The Supreme Court decision took the death penalty off the table in all pending first degree murder cases, including Burton’s. But he still faces a considerable amount of time behind bars, if convicted. In Delaware, murder in the 1st degree carries a minimum sentence of 15 years and a maximum of life in prison. Rape in the 1st degree also carries 15 to life.
Considering this, Brady believes there is a chance the state may be working out a plea deal with the defense. He believes this might be the easiest way for the victim’s family to get closure and avoid a painful and lengthy trial, “I think the family would be best served if they can wrap up those outstanding motions and move the case forward either to a trial or to a plea.”
47 ABC requested interviews with members of the defense and the prosecution in this case.
The Office of Defense Services declined an on-camera interview, but sent us this letter which reads:
“We recognize that this case has taken a long time to get to trial and that the delay is troublesome not only to the family of Nicole Bennett but also to Matthew Burton and his family. That said, the prosecution and the defense have thus far consented to the delays.”
Delaware Attorney General Matt Denn, and the prosecutors he has on this case, also turned down the opportunity to speak to us on camera, and e-mailed their own statement:
“Due to the upcoming trial and the restrictions on our office about what can be said regarding a pending case, it is not appropriate for anyone from DOJ to participate in an interview about the case at this time. The Department of Justice has been committed to responsibly prosecuting Matthew Burton and achieving justice for Nicole Bennett and her family. Our prosecutors will continue to pursue that goal, and will continue to keep Ms. Bennett’s family fully informed about the status of the case.”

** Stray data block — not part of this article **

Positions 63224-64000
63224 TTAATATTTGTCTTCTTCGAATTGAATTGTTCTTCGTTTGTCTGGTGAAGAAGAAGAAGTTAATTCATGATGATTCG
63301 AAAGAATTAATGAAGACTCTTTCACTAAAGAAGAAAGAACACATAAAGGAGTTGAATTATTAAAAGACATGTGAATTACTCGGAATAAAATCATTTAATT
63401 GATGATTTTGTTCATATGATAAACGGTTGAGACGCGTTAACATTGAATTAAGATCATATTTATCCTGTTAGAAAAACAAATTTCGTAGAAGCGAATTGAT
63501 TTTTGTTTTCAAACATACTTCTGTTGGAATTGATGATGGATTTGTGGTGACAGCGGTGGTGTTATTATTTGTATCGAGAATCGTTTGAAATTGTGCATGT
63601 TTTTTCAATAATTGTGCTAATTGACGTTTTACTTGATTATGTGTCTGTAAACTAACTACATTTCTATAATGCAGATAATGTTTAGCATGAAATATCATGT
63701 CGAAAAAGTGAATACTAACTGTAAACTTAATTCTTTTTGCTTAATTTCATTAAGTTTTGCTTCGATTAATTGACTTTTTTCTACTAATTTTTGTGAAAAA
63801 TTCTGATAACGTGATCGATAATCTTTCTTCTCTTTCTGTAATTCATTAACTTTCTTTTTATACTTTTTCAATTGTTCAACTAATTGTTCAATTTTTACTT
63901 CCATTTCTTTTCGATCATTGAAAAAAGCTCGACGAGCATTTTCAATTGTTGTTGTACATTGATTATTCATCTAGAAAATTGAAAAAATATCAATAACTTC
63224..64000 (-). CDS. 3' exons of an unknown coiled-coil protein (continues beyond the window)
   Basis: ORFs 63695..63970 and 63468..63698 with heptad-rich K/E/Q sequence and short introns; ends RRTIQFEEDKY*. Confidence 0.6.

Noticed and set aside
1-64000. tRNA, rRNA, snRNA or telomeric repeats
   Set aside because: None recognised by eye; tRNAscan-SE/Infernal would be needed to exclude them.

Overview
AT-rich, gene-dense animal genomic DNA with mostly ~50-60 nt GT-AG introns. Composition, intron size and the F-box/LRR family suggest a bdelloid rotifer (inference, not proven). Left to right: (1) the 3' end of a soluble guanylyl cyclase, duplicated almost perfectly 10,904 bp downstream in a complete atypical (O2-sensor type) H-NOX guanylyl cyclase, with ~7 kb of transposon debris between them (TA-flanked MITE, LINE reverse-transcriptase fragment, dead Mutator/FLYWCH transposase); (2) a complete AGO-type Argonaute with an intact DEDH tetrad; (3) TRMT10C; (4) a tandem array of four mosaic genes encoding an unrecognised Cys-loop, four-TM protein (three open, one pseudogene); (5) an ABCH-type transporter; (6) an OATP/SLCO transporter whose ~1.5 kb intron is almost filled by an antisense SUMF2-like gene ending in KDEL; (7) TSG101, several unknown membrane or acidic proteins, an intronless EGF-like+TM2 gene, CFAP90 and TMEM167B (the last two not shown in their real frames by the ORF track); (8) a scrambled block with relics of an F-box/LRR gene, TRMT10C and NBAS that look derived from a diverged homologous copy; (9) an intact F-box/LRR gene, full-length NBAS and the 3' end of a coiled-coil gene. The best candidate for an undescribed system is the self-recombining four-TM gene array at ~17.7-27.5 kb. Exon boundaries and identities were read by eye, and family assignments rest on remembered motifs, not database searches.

Brady tells us the prosecution cannot reach a plea deal without the consent of the victim’s family.
When this much time passes, Brady admits there is a concern for prosecutors if the case does go to trial, “You may have mislaid evidence, memories disappear, you also may have police officers who have retired. When time takes as long as it does 4-5 years, there may be things that come up, and some witnesses could have the ultimate…they could have passed. So you may not be able to have them to be able to testify.”
There are many uncertainties in this case. Although a trial date is set for May 2017, there is still the possibility of another postponement. But if the trial does go on, and if Burton is convicted, what we do know for sure is that, no matter the sentence, there is no early parole in the state of Delaware.
But there is a board of pardons – which has the power to commute sentences, but Brady says there is a slim chance that will come into play in this case, “It is always within the realm of possibility. Now is that realm of possibility fall down to probability? You have a better chance of being hit by lightning than getting a commutation for a murder case.”